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Cranberry extract-based formulations for preventing bacterial biofilms

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Abstract

Generating formulations for the delivery of a mixture of natural compounds extracted from natural sources is a challenge because of unknown active and inactive ingredients and possible interactions between them. As one example, natural cranberry extracts have been proposed for the prevention of biofilm formation on dental pellicle or teeth. However, such extracts may contain phenolic acids, flavonol glycosides along with other constituents like coumaroyl iridoid glycosides, flavonoids, alpha-linolenic acid, n-6 (or n-3) fatty acids, and crude fiber. Due to the presence of a variety of compounds, determining which molecules (and how many molecules) are essential for preventing biofilm growth is nontrivial to ascertain. Therefore, a formulation that could contain natural, unrefined, cranberry extract (with all its constituent compounds) at high loading would be ideal. Accordingly, we have generated several candidate formulations including poly(lactic-co-glycolic) acid (PLGA)-based microencapsulation of cranberry extract (CE15) as well as formulations including stearic acid along with polyvinylpyrrolidone (PVP) or Ethyl lauroyl arginate (LAE) complexed with cranberry extracts (CE15). We found that stearic acid in combination with PVP or LAE as excipients led to higher loading of the active and inactive compounds in CE15 as compared with a PLGA microencapsulation and also sustained release of CE15 in a tunable manner. Using this method, we have been able to generate two successful formulations (one preventative based, one treatment based) that effectively inhibit biofilm growth when incubated with saliva. In addition to cranberry extract, this technique could also be a promising candidate for other natural extracts to form controlled release systems.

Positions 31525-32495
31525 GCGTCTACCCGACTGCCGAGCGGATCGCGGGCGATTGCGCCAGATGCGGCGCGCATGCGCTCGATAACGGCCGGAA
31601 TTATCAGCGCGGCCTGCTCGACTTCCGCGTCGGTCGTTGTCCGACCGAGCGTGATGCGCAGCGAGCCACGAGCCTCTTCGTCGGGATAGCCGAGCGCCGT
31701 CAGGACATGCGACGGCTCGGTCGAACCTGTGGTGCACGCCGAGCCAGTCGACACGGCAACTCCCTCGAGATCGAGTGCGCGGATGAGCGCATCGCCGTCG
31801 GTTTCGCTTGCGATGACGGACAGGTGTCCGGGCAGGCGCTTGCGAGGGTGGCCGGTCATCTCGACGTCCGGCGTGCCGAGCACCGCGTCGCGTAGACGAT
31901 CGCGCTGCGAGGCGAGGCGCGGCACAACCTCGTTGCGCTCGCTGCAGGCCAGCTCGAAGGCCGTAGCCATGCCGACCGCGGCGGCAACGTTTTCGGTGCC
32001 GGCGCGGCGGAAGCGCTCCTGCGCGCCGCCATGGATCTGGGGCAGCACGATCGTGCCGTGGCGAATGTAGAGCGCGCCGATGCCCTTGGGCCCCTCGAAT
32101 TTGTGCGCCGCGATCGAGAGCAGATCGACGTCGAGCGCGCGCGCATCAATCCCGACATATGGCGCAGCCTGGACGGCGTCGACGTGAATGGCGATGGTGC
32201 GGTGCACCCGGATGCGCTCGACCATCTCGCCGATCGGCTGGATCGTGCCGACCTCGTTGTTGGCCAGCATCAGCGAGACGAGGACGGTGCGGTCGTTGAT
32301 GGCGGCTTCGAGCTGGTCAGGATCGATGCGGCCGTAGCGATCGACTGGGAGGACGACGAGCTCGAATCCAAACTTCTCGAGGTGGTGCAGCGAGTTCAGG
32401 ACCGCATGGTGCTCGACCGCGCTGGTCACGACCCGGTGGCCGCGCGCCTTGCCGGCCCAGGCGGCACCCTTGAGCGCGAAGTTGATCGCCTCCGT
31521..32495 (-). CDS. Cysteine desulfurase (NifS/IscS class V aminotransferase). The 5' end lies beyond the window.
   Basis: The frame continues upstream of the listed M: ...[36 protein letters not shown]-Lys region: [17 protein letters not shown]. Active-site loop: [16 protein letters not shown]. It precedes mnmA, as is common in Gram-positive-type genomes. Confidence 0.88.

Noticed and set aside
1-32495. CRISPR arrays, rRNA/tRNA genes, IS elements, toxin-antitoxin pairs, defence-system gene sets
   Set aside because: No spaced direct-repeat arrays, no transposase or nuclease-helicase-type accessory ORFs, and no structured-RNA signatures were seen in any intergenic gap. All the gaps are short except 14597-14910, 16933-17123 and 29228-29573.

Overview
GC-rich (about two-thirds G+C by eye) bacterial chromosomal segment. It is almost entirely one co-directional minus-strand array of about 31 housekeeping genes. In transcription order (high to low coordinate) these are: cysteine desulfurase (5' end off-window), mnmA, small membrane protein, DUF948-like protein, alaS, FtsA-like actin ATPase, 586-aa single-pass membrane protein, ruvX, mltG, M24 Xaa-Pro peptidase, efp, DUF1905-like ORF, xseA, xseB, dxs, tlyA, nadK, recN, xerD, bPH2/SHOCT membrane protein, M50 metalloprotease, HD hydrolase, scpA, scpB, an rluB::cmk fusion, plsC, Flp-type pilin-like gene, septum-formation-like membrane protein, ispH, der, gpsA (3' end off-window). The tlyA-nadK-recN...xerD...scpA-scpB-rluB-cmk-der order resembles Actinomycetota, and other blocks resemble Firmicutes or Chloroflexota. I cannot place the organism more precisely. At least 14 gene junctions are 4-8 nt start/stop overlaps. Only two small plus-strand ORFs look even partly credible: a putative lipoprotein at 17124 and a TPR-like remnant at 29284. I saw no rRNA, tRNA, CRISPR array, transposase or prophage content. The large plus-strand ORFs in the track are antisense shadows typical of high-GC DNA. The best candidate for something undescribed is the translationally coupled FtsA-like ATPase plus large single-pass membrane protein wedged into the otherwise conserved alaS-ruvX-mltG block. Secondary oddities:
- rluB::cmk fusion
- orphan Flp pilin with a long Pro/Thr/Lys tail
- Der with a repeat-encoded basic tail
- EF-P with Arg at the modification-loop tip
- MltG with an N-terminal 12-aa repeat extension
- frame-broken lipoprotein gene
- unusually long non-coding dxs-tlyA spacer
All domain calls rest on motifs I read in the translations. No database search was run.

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Acknowledgments

We thank Dr. Emilie Fromentin and NatureX (Avignon, France Headquarters) for providing our sample of cranberry extracts (CE15 Cranberry PE 15% proanthocyanidins BL-D). We also thank Richard Besingi, Erin Zaleski, and Sherket Peterson for their suggestions related to microbiological methods and suggestions related to adhesion promotion technologies. Graphical abstract was created with Biorender.com.

Funding

This work was financially supported in part by Johnson & Johnson Consumer Inc. contract no. 464703.

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Correspondence to Steven R. Little.

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Saliva collection was approved by the University of Pittsburgh Institutional Review Board (study number: 20010259). Informed consent was obtained from all patients prior to participation in the study.

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Greene, A.C., Acharya, A.P., Lee, S.B. et al. Cranberry extract-based formulations for preventing bacterial biofilms. Drug Deliv. and Transl. Res. 11, 1144–1155 (2021). https://doi.org/10.1007/s13346-020-00837-x

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